Although the benefits of HBP are manifold (the potential for an upper limit of success, rate of attrition, and still nascent experience with HBP), better insight is needed to guide thoughtful decision-making surrounding individuals that stand to benefit from HBP compared with biventricular pacing or RV apical pacing with transvenous of leadless systems. The insight gained from this study in these regards is that HBP can be achieved in most patients with Mobitz I block and those without BBB; however, in patients with Mobitz II block and CHB, especially with underlying BBB, the success was more limited. Moreover, the presence of BBB and the pattern of atrioventricular block synergistically attenuated the success of HBP. These data have important implications for patient selection and suggest that HBP may not be an ideal first-line strategy in every patient by highlighting how the dynamic electrophysiologic substrate impacts HBP.
In our view, another important consideration in defining success may be the paced QRSd, especially with nonselective HB capture. Multiple studies have demonstrated that dyssynchrony and the benefits of CRT are not apparent when the QRSd is >130 ms (24). In this context, we strictly defined success to having a QRSd <130 ms in the absence of BBB or less than the native QRSd in the presence of BBB, which may account for the lower success rate compared with more contemporary reports. The width of the “pseudo-delta wave” resulting from septal activation in cases of nonselective HB capture and its contribution to overall QRSd, a so-called preexcitation index, may need to be factored in to minimize the risk of dyssynchrony.
Improved understanding of lead maturation dynamics in different subset of patients with varying levels of conduction and structural heart disease to guide patient selection is needed to identify factors that would predict loss of HBP and to model battery longevity and frequency of generator changes over a lifetime of pacing versus standard dual-chamber pacing. Although new tools may increase the acute success of HBP, the rate of attrition may be significant because of the previously mentioned anatomic and electrophysiologic factors that over time that would blunt or reverse the benefits of the technique. Ultimately, these issues need to be further evaluated in large multicenter trials of HBP.
The study is limited by the fact that it was performed at a single-center acute care hospital, with a small sample size, and individuals targeted for HBP were not randomly selected. The short and nonuniform follow-up may underestimate the concern of rising thresholds, loss of HB capture, and lead interventions. Moreover, echocardiographic data and hard clinical outcomes following HBP are limited.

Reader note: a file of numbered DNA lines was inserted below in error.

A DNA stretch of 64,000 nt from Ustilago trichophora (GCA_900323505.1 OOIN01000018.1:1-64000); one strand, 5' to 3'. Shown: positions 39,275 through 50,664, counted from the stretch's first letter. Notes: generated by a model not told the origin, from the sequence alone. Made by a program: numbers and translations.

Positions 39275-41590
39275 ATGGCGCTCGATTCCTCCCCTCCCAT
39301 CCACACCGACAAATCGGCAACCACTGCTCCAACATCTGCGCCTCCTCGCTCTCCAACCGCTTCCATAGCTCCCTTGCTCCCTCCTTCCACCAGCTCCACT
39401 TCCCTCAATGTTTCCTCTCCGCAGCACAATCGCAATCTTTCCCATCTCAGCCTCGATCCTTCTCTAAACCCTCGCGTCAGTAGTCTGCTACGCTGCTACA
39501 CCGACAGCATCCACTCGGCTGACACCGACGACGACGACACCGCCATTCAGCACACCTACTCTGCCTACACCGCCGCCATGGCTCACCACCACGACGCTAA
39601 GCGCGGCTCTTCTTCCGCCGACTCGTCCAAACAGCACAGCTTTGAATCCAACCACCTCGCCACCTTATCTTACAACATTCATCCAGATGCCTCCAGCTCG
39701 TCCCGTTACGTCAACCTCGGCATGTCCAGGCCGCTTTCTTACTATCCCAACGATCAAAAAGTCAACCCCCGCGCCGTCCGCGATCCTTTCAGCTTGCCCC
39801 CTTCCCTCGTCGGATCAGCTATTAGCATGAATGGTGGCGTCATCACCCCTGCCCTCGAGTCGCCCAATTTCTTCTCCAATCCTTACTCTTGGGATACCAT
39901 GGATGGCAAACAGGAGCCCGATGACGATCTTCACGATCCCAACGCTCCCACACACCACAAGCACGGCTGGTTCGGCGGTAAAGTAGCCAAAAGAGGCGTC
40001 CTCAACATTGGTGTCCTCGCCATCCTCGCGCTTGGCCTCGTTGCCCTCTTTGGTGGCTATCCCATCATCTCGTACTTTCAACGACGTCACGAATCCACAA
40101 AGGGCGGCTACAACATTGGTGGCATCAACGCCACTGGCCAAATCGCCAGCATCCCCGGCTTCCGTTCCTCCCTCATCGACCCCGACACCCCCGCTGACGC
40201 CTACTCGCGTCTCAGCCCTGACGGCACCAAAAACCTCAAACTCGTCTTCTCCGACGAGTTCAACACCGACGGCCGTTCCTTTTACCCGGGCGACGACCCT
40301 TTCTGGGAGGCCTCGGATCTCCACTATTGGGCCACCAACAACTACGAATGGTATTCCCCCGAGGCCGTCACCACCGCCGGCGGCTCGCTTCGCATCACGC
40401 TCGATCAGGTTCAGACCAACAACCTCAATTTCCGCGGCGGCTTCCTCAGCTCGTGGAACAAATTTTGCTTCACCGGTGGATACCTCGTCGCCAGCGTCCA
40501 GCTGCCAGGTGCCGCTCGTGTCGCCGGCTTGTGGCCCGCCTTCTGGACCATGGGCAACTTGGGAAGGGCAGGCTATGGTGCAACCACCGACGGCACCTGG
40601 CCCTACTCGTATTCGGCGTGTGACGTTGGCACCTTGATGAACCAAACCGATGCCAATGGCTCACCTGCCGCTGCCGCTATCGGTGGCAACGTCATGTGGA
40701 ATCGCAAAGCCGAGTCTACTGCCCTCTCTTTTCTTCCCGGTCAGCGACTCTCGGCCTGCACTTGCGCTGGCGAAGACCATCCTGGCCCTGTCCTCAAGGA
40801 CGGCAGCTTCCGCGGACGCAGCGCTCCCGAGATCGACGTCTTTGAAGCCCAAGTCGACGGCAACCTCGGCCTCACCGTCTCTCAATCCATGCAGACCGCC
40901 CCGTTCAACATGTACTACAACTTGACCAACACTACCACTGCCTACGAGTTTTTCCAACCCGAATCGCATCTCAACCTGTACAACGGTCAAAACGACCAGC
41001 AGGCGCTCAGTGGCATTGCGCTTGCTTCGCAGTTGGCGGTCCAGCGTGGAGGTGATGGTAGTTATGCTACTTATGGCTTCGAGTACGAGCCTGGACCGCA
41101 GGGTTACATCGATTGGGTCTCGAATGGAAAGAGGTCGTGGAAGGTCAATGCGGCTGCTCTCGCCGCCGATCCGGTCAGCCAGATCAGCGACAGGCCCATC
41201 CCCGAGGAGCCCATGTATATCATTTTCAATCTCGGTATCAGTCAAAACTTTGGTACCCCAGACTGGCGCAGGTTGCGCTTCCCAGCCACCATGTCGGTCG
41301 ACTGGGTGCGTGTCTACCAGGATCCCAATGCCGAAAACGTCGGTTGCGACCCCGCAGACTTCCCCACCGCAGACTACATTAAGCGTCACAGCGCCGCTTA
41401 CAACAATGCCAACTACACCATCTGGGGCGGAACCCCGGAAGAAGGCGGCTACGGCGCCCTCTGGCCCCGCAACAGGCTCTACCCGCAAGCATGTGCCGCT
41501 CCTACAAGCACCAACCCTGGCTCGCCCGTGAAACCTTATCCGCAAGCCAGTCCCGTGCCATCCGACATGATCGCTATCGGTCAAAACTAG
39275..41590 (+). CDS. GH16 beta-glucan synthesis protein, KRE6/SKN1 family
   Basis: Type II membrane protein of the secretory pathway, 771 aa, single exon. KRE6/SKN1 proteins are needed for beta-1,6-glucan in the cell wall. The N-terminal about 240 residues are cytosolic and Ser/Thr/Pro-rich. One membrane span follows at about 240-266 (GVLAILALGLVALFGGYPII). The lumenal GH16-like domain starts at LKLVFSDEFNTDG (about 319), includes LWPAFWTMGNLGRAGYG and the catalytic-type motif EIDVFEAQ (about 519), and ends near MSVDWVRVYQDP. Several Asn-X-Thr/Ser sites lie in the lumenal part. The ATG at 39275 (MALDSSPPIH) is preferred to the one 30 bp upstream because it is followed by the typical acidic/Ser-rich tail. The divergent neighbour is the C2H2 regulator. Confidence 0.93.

HBP has emerged as a promising alternative form of physiologic pacing that is reported to be particularly successful in a select few and highly experienced centers. This study demonstrates that HBP may be readily learned by highly experienced electrophysiologists without prior exposure to the technique; however, the severity of heart block and presence of bundle branch block both impact acute procedural success and need to be factored in the clinical decision to pursue HBP. Moreover, the challenges of rising thresholds and lead revisions necessitate a systematic approach with close monitoring when learning the technique.
COMPETENCY IN MEDICAL KNOWLEDGE: A high burden of RV pacing is associated with an elevated risk of heart failure and mortality that is difficult to minimize with pacing algorithms and biventricular pacing is challenging. HBP has emerged as an alternative that allows physiologic pacing and thus atrioventricular synchrony may be maintained. HBP may be readily learned, but the challenges of rising thresholds and need for lead revisions necessitates a systematic approach with close implant monitoring when learning the technique.
TRANSLATIONAL OUTLOOK: Large randomized clinical trials are needed to better identify populations of patients that would benefit the most from HBP, confirm the clinical benefits, and obtain an improved understanding of lead maturation dynamics of the Medtronic 3830 lead in the His bundle position.
Dr. Mittal is a consultant to Abbott, Boston Scientific, and Medtronic. Dr. Bhatt is a consultant to Abbott and Medtronic. All other authors have reported that they have no relationships relevant to the contents of this paper to disclose.
All authors attest they are in compliance with human studies committees and animal welfare regulations of the authors’ institutions and Food and Drug Administration guidelines, including patient consent where appropriate. For more information, visit the JACC: Clinical Electrophysiology author instructions page.
- Abbreviations and Acronyms
- bundle branch block
- complete heart block
- His bundle
- His bundle pacing
- heart failure
- left ventricular
- nonselective His bundle pacing
- QRS diameter
- right ventricular
- selective His bundle pacing
- Received May 29, 2018.
- Revision received July 10, 2018.
- Accepted July 26, 2018.
- 2018 American College of Cardiology Foundation